Girl With Her Bunny Rabbit/Be Nice To People On Your Way Up….
Dear Friends & Neighbors,
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Pet of the Week, 03/24/2018, below:
Isn’t that just the sweetest?! Girl in pink with her fluffy bunny rabbit.
Quote of the Week, 03/24/2018, below:
Wilson Mizner once reminded us, “Be nice to people on your way up because you’ll meet them on your way down.“
To learn more about Wilson Mizner, check out this excerpt from wikipedia below:
Wilson Mizner (May 19, 1876 – April 3, 1933) was an American playwright, raconteur, and entrepreneur. His best-known plays are The Deep Purple, produced in 1910, and The Greyhound, produced in 1912. He was manager and co-owner of The Brown Derby restaurant in Los Angeles, California, and was part of the failed project of his older brother, Addison, to create a new resort in Boca Raton, Florida. Taking considerable liberties with their lives, he and Addison are the protagonists of Stephen Sondheim’s musical Road Show (alternately known as Wise Guys, Gold!, and Bounce).
Biographer Alva Johnston, who is not held in high regard by more recent scholars, wrote:
Wilson Mizner had a vast firsthand criminal erudition, which he commercialized as a dramatist on Broadway and a screenwriter in Hollywood. At various times during his life, he had been a miner, confidence man, ballad singer, medical lecturer, man of letters, general utility man in a segregated district, cardsharp, hotel man, songwriter, dealer in imitation masterpieces of art, prizefighters, prizefight manager, Florida promoter, and roulette-wheel fixer. He was an idol of low society and a pet of high. He knew women, as his brother Addison said, from the best homes and houses.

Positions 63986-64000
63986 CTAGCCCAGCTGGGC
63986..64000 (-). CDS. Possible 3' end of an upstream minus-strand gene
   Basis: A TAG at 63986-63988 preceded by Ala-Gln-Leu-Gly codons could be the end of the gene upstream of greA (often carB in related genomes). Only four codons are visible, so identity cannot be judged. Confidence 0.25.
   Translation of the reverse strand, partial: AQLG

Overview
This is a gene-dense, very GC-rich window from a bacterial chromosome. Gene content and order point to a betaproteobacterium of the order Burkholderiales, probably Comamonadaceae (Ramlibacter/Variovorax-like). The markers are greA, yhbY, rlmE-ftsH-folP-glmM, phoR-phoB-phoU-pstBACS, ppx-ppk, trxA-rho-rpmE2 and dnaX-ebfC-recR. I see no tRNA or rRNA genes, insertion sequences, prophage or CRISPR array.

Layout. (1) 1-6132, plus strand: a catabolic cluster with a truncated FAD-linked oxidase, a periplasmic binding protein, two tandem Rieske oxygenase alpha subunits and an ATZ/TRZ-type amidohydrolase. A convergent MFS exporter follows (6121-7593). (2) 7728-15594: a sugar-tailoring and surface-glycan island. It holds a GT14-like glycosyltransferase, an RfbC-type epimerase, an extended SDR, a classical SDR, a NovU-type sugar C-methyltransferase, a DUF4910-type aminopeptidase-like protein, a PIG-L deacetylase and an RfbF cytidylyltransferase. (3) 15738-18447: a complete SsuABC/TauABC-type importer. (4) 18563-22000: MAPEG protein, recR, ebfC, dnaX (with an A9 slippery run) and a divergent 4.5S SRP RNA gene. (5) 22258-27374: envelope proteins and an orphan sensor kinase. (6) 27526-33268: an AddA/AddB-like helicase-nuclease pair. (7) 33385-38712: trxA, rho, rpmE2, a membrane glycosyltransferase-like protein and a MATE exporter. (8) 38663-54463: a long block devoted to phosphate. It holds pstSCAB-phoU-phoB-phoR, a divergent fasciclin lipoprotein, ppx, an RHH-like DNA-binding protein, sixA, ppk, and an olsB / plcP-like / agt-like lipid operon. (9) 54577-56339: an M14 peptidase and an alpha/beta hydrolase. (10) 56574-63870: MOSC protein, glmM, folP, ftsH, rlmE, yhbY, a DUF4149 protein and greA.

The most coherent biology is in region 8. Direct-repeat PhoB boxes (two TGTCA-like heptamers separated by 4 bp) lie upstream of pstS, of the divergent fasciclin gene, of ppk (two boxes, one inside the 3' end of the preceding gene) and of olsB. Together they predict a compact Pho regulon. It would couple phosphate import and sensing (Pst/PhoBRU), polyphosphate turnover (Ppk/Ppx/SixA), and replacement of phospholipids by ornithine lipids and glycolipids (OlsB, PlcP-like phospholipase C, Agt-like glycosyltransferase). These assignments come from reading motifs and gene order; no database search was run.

That Wilson was a ballad singer, medical lecturer, “general utility man in a segregated district,” songwriter, and a roulette-wheel fixer are all undocumented except in unreliable Wilson’s own words.
Around 1931, Warner Bros. head producer Darryl Zanuck hired Mizner to work as a top screenplay writer for the studio’s First National films. While at the studio, Mizner had hardly any respect for authority and found it difficult to work with studio boss Jack Warner. Mizner, however, would indeed become a valuable asset to the studio’s films. As time went by, Warner became more tolerant of Mizner and invested in the Brown Derby restaurant.
Gathered, written, and posted by Windermere Sun-Susan Sun Nunamaker
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